There are reports that the European Union is considering banning alcohol sponsorships in sport.
Some years ago, F1 had to deal with the loss of tobacco millions, even though Ferrari continues to be quietly backed by Marlboro parent Philip Morris.
"It (sponsorship) is crucial," said team boss Marco Mattiacci in Monaco. "It is fundamental to attract sponsors in formula one."
In tobacco's wake, sponsorships by alcoholic beverage brands have become prevalent in F1.
McLaren has a 'Johnnie Walker' livery this weekend in Monaco, Force India is headed by the Indian drinks magnate Vijay Mallya, and Williams' new Martini deal was hailed as the return of an iconic sponsor to formula one.
"It's getting harder and harder to go out there and bring sponsors in," said Claire Williams. "We're continually out there trying to bring in new sponsors to keep Williams alive."
According to reports, the task may soon get even harder.
"This is a mirror image of what happened with tobacco sponsorship," an insider at the European Union told The Times newspaper.
"Governments are moving fast to bring in health legislation, and alcohol sponsorship is an obvious target. What happened with tobacco a few years ago will happen with alcohol," the source warned.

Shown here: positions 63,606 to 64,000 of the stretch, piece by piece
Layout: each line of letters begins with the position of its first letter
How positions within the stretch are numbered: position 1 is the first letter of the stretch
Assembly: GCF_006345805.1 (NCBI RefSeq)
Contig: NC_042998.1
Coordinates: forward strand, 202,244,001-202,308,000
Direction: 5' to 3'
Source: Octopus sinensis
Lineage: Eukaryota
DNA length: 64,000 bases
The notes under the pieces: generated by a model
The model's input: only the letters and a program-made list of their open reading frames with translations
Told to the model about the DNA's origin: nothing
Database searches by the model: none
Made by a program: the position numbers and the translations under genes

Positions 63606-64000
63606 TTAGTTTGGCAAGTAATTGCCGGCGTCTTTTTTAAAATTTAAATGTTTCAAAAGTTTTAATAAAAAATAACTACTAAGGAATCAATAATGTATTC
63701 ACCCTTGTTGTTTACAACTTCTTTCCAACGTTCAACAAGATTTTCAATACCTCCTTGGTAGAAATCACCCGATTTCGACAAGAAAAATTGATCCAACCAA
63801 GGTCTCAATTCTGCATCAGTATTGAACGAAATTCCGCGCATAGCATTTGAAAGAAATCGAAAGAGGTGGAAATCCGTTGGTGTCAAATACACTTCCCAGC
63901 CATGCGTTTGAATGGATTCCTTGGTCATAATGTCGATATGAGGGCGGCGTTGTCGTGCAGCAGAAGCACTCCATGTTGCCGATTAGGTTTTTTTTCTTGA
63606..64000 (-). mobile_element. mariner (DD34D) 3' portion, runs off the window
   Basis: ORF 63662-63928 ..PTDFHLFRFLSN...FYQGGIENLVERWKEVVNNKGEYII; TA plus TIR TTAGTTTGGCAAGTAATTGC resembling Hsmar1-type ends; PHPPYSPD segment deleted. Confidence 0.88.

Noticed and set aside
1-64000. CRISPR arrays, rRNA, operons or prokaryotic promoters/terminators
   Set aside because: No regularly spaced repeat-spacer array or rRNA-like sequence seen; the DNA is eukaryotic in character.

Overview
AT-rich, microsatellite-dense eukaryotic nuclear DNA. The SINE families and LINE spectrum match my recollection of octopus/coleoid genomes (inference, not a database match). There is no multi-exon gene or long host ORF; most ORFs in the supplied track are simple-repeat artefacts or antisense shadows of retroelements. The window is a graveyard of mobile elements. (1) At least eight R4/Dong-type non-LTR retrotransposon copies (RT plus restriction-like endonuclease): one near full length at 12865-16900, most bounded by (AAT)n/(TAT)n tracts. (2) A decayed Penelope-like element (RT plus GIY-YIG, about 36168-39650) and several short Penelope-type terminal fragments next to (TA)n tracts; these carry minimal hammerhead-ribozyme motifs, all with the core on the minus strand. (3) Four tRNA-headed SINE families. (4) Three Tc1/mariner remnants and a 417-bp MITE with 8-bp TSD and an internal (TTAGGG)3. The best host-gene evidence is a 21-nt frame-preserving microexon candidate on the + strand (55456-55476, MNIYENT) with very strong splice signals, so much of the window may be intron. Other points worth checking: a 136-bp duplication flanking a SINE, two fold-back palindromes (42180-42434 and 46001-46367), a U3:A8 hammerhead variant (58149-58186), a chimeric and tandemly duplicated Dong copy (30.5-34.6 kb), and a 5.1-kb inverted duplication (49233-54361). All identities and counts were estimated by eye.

05/14/14 A leaked report last week from the U.K.'s Labour Party "revealed plans to ban alcohol sponsorship if they take office after next year's General Election," according to PIT PASS. In a pattern "strikingly familiar to the successful effort to ban tobacco sponsorship a broad coalition of European health activists and legislators are gearing up for a battle to toughen anti-alcohol legislation." According to Professor Joe Barry of the Royal College of Physicians of Ireland, a ban is "inevitable" and "it will be seen as crazy to have allowed alcohol sponsorship of sport, in the same way as tobacco."
In the U.K. a ban on alcohol sponsorship "is already supported by powerful voices such as the British Medical Association and the House of Commons Health Select Committee."
The MPs have called for a U.K. version of France's Loi Evin, which "bans alcohol advertising on television, in cinemas, and from sponsoring of sporting events." These developments "come at a difficult time for F1, facing budget pressures but also a growing profile in alcohol sponsorship." Earlier this month, Force India announced a new sponsorship agreement with Smirnoff, which now joins Martini and Johnny Walker "as major brands in the sport." The alcohol and advertising industry "will oppose EU proposals for a ban but there is understandable caution about alcohol sponsorship in motor sport." PIT PASS